|Annu. Rev. Astron. Astrophys. 1992. 30:
Copyright © 1992 by Annual Reviews. All rights reserved
3.1 Historical Galactic Supernovae
Among the historical Galactic supernovae, four candidate type Ia events (and their remnants) are SN 185 (RCW 86), SN 1006 (PKS 1459-41), Tycho's supernova of 1572 (3C 10), and Kepler's of 1604 (3C 358). To determine their absolute magnitudes we need to know distances, apparent magnitudes, and the interstellar extinction. Distances can be inferred only from the remnants, and apparent magnitudes only from contemporary records of the supernova brightness. The interstellar extinction can be estimated either from the remnants, from the extinction of field stars in the directions of the remnants, or from contemporary descriptions of the supernova colors.
Strom (1988) attempted to put the distances to the four remnants on a self-consistent absolute scale. The known ages and measured angular diameters of the remnants, together with the assumption that they are in the adiabatic phase of their evolution, were first used to determine relative distances to 10% accuracy, and then the scale was fixed to within 20% by considering various determinations of the absolute distances to individual remnants. In Table 3 we list Strom's estimates of the distances and their uncertainties. Distance determinations not considered by Strom (1988) tend to suggest that the remnant distance scale may need to be increased, making the absolute magnitude brighter than in Table 3. Westerlund (1969) determined a distance of 2.5 kpc for the OB association near RCW 86 (but no distance estimates for SN 185 have any basis if, as suggested by Huang & Moriarty-Schieven (1987), RCW 86 is not the remnant of SN 185]. From a new proper-motion study of PKS 1459-41 Long et al (1988) derive a most probable distance range for SN 1006 of 2.1-2.7 kpc, Fesen et al (1989) find a range of 1.5-3.3 kpc on the basis of the background Schweizer-Middleditch star, and Smith et al (1991) obtain 1.4-2.8 kpc from a comparison of proper motions and the shock velocity from the H emission line, all to be compared to 1.4 kpc in Table 3. Smith et al (1991) also obtain a range of 1.5-3.1 kpc for Tycho. From a bow shock model Bandiera (1987) estimates 4.5 ± 1.0 kpc for Kepler, but Blair et al (1991) estimate 2.9 ± 0.4 kpc from the shock emission method. Van den Bergh & Tammann (1991) note that the surprisingly high local supernova frequency that is implied by the historical events could be reduced by increasing the remnant distance scale, again making the absolute magnitudes in Table 3, and their mean, brighter.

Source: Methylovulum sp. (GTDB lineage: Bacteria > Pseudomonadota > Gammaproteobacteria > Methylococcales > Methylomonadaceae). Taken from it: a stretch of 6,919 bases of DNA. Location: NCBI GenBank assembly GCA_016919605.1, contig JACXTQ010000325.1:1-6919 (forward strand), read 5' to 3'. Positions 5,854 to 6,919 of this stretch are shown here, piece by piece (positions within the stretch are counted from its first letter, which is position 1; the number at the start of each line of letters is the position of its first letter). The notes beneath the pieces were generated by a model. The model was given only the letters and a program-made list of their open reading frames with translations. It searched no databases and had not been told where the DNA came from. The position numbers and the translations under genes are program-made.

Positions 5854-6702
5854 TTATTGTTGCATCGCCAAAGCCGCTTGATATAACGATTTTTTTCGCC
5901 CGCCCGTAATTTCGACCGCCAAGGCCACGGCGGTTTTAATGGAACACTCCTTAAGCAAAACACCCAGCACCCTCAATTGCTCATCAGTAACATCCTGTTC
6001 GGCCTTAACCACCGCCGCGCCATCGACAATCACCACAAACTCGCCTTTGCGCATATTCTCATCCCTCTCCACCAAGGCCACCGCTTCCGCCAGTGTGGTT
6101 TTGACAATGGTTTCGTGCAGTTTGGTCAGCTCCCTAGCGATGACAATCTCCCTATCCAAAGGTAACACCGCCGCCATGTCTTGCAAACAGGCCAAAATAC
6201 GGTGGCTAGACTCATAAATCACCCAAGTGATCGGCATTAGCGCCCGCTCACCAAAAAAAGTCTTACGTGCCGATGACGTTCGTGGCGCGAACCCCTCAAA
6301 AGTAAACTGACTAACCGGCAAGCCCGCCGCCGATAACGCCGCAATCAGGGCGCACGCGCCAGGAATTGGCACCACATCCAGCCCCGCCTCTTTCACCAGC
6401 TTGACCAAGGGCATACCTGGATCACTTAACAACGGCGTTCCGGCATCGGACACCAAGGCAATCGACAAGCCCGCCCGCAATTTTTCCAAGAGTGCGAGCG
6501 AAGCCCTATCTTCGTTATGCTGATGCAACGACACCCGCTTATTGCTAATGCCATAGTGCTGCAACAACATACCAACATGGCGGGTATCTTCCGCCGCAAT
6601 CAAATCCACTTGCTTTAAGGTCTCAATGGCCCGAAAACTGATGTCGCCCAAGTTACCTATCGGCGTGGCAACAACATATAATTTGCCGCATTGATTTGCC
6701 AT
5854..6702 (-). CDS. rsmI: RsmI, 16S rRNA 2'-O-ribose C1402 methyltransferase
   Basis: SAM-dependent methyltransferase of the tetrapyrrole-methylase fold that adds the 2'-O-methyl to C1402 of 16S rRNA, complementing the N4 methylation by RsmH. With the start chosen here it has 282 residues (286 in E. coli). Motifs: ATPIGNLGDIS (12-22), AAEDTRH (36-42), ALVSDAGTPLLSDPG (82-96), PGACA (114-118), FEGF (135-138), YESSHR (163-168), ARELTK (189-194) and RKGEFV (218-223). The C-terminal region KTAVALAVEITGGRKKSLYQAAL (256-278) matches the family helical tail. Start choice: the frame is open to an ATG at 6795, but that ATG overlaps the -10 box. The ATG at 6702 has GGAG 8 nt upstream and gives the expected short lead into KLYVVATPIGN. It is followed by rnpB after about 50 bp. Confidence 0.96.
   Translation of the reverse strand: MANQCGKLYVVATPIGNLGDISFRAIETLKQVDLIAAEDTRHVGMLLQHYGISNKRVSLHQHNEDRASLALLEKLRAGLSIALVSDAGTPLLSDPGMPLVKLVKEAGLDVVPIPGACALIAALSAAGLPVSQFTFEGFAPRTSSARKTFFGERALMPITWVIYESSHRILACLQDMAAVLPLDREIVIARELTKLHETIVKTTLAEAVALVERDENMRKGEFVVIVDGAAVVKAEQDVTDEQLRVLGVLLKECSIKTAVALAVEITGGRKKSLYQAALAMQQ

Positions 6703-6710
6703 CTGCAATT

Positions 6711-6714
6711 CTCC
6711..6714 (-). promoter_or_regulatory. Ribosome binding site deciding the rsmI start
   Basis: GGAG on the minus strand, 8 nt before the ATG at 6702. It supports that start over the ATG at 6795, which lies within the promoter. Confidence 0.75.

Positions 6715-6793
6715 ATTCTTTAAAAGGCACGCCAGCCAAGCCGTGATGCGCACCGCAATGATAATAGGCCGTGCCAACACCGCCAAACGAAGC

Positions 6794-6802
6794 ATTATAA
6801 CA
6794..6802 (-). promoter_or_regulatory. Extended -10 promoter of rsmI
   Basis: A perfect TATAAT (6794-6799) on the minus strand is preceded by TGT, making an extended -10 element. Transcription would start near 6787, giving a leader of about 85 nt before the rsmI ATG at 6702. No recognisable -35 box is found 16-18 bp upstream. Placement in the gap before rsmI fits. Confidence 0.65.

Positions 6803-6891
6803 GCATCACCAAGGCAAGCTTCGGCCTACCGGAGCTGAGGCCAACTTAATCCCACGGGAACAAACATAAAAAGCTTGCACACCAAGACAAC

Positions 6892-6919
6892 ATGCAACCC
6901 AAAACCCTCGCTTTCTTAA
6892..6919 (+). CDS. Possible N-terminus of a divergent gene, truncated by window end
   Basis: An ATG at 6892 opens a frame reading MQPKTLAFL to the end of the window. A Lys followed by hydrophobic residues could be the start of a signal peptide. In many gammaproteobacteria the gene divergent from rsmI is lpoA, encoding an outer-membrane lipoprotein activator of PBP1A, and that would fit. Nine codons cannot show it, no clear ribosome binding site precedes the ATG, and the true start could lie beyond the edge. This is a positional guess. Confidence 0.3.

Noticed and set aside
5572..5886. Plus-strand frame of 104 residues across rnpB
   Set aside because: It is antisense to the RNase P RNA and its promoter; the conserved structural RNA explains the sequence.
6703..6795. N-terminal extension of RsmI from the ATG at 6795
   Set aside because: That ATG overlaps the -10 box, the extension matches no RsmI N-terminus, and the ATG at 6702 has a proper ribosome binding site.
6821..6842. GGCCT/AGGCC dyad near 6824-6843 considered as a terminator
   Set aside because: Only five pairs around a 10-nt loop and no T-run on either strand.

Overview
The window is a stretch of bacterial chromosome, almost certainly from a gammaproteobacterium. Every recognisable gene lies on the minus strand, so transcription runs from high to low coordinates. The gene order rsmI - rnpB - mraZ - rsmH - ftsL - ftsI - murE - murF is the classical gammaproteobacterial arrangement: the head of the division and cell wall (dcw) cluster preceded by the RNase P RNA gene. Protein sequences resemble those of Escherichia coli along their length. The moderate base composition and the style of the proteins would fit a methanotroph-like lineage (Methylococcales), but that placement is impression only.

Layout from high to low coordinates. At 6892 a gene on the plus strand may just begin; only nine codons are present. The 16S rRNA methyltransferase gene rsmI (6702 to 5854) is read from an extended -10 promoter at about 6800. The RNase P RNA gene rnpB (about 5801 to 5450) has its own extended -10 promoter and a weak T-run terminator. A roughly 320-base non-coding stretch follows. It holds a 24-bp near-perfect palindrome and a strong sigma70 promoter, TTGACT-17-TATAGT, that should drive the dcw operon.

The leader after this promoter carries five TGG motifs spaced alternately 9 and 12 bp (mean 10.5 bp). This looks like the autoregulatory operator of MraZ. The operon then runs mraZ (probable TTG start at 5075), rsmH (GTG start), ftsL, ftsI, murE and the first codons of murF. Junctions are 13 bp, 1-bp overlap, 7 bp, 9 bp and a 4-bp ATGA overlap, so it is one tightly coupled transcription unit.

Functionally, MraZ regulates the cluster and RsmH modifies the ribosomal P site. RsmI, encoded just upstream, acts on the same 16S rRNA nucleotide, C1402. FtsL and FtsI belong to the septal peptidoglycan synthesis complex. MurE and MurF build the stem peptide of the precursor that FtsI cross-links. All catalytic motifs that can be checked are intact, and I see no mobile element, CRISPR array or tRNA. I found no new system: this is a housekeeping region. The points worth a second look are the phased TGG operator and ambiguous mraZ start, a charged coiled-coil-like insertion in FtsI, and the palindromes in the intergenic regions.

In Table 3 we list apparent magnitudes and associated uncertainties from Clark & Stephenson (1977, 1982). Quite discordant estimates can be found in the literature for SN 185 (mV = -6; Huang & Moriarty-Schieven 1987) and for SN 1006 (mV = -6; Pskovskii 1978). Other estimates for SN 1572 include mV = -4.5 ± 0.2 (Pskovskii 1978) and mV = -4.1 ± 0.15 (de Vaucouleurs 1985), and for SN 1604 mV = -3.5 ± 0.2 (Pskovskii 1978) and mV = -2.5 (L88).
|1572||2.5±0.5||12.0±0.4||-4.0±0.3||2.0±0.3 (Ia)||-18.0±0.6 (Ia)|
|0.5±0.3 (Ib)||-16.5±0.6 (Ib)|
|1604||4.2±0.8||13.1±0.||4 -3.0±0.3||3.6±0.3 (Ia)||-19.7±0.6 (Ia)|
|2.1±0.3 (Ib)||-18.2±0.6 (Ib)|
For the extinction of SN 185 we use AV = 1.8 ± 0.3. Leibowitz & Danziger (1983) derived AV = 1.7 from the Balmer decrement in the RCW 86 remnant and Westerlund (1969) found AV = 2.0 for the OB association. For SN 1006 we use AV = 0.3 ± 0.3 on the basis of AV = 0.46 from the Balmer decrement in the remnant (Lasker 1981) and AV = 0.28 for the total Galactic extinction in that direction (Burstein & Heiles 1978). The extinction of SN 1572 and SN 1604 can be estimated from their colors, but the result depends on whether they are assumed to have been intrinsically blue like types Ia and II-linear (II-L), with an intrinsic B - V 0.0 at maximum light, or redder like type Ib and Ic. The SN 1572 and SN 1604 light-curve shapes are consistent with all three types (Doggett & Branch 1985). For the intrinsically blue case, we use AV 2.0 ± 0.3 for SN 1572 [de Vaucouleurs (1985) derived AV = 1.95 ± 0.1] and AV = 3.6 ± 0.5 for SN 1604 [Pskovskii (1978) found AV = 3.81 ± 0.12, Bandiera & van den Bergh (1991) prefer AV = 3.4 ± 0.9]. If SN 1572 and/or SN 1604 were intrinsically as red as SNe Ib/Ic, which typically are 0.5 mag redder in B - V than SNe Ia (L88, Wheeler & Harkness 1990), then the visual extinction derived from their colors would be about 1.5 mag lower, as indicated in Table 3. Both the high and low values of extinction from the colors of SN 1604 are within the range of independent estimates [e.g. AV = 2.2 by van den Bergh & Kamper (1977) from foreground field stars, AV = 3.5 by Danziger & Goss (1980), and AV = 2.7 ± 0.3 by Blair et al (1991) from the Balmer decrement in the remnant]. Field stars in the direction of SN 1572 suggest that, for a distance of 2.5 kpc, AV may be in the range 1-3 mag (Brodskaya & Grigor'eva 1962), which favors the higher extinction value for SN 1572.
Our tentative interpretation of the absolute magnitudes in Table 3 is that SN 1572 was either a type Ib (Green 1986, Strom 1988), a type II-L, or some other kind of event that is fainter than type Ia: and that SN 185, SN 1006, and SN 1604 were type Ia. The only absolute magnitude that can possibly be considered to be quantitatively reliable is that of Kepler, M<V00 = -19.7+0.6, and this relies on Kepler having been a highly extinguished type Ia.